Johnny King & Friends – Call It Confusion
Sol Island Music
12 songs time – 56:12
Clifton Forge, Virginia native Johnny King and a cast of tens assembled this project with a combination of new and/or older sessions. Johnny sings and plays guitar, wrote or co-wrote eleven of the songs, as well as producing the proceedings. A vast array of musicians contributed, too many to list, but the end result is very satisfying. Johnny’s gruff vocals and aggressive blues guitar attack covers a varied spectrum of music, be it blues, roots music, New Orleans R&B or combinations of the above.
Johnny and his cohorts dive in feet first on the title track with guitar, Bobby Rush’s harmonica and the horn section merging for a full frontal attack. Buddy Miles’ drums were reclaimed from an earlier set of sessions. Another of the reclaimed tunes is “Lyric Fountain Station” that begins life as Southern Rock before switching to trumpet-fired Salsa music. New Orleans “mythology” has been mined for songs ad infinitum, as seen in “Savannah Red”. The horn driven vibe is fine, but I find the lyrics a bit on the lame side. Johnny’s vocals are intertwined with the gospel choir Roanoke Voices Praise Team on “Oh My Captain”. The acoustic guitar and Bobby Rush’s harmonica lend a haunting quality.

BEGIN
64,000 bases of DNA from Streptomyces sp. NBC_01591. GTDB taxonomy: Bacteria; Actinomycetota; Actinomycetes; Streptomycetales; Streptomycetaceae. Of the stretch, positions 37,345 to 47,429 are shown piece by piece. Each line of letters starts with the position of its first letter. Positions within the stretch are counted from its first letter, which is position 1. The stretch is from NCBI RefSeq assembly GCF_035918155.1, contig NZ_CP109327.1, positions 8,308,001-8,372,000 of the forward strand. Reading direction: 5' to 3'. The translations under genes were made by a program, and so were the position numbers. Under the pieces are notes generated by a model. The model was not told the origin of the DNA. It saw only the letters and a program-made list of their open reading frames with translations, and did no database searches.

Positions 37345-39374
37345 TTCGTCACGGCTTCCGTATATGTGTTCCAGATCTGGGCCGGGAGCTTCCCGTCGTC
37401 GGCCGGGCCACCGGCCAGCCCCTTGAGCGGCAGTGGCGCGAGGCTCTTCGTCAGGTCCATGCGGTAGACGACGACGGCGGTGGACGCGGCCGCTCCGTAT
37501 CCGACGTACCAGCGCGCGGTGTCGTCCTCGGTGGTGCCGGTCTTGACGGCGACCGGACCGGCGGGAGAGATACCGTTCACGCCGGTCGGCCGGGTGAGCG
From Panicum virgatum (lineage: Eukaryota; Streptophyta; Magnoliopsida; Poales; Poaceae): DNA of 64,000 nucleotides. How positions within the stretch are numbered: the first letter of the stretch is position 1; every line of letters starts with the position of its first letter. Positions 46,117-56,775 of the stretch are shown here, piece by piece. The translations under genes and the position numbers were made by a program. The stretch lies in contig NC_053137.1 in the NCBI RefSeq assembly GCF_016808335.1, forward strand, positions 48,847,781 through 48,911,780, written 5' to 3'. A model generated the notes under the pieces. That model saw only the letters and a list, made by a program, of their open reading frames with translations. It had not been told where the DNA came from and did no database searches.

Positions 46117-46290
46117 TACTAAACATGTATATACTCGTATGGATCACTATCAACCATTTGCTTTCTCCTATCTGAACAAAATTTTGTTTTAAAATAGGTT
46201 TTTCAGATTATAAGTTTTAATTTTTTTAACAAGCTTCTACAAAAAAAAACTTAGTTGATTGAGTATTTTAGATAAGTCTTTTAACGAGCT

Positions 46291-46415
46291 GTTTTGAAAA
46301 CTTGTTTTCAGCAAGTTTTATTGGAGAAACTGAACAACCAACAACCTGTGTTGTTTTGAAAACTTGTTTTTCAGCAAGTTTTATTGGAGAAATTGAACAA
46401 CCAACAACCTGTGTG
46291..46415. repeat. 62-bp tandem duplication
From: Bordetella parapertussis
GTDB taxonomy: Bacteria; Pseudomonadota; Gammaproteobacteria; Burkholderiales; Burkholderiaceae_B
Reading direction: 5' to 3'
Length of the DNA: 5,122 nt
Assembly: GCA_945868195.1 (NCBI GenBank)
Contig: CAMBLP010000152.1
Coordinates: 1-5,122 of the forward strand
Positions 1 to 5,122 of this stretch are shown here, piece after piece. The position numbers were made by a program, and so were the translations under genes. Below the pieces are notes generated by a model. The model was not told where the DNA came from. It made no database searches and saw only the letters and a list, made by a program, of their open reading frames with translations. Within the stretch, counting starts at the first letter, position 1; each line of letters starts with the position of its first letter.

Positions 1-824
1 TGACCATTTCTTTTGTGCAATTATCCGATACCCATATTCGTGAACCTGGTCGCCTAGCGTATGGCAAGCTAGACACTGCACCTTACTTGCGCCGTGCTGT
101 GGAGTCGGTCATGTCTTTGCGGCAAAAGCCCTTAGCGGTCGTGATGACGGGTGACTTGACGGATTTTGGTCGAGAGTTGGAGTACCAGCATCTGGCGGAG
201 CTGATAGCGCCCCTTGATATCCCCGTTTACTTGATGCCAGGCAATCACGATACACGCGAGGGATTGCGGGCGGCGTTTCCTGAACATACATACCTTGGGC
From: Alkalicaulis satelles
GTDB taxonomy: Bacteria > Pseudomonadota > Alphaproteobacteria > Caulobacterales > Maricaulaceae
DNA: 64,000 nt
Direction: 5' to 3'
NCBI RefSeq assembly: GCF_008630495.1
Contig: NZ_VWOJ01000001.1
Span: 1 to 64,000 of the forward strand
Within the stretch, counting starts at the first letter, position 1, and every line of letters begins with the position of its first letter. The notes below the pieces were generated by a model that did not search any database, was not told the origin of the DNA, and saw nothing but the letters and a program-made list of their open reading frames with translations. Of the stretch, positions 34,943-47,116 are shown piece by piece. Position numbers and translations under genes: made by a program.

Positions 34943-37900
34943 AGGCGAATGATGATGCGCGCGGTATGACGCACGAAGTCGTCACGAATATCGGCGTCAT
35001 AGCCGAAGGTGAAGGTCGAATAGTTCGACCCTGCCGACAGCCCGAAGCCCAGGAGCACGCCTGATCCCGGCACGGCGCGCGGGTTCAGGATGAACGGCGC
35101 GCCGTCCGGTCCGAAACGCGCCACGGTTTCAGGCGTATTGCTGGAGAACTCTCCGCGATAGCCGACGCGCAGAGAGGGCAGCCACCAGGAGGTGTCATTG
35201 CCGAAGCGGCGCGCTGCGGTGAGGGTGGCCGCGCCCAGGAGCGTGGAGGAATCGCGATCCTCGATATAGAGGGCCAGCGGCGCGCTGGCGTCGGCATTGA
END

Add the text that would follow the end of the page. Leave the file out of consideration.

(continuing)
A prominent bass line moves through the instrumental “That’s It” along with organ and biting electric guitar. TC Coleman unleashes a blues shuffle on this one. Muscular B3 organ and the horns permiate “Recognition Blues”, a plea to be noticed by a woman. The Dirty Dozen Brass Band, New Orleans stalwart George Porter on bass and Shannon Wickline of The Charlie Daniels Band support Johnny as he gives testimony to his life’s mission on “God’s Own Blues”. Rush, Coleman and King deliver a sermon on “Political Blues”.
Coleman and The Dirty Dozen blaze through the funky jam of “Freedom Freedom” that features jazzy B3 organ. An old Buddy Miles vocal is exhumed for “Itchin’ At The Root” that also includes some fine organ playing. “Walking Water Blues” alludes to the fact that much of our human bodies consist of water. In my opinion Bobby Rush’s version of Slim Harpo’s “I’m A King Bee” takes the wind out of its’ sails as he drags out the original groove.
Johnny King has delivered a project that mostly works. Being an assertive singer and ace guitarist doesn’t hurt one bit. He has assembled quite a crew that integrates new recordings with a few older tracks. The blues is good news!
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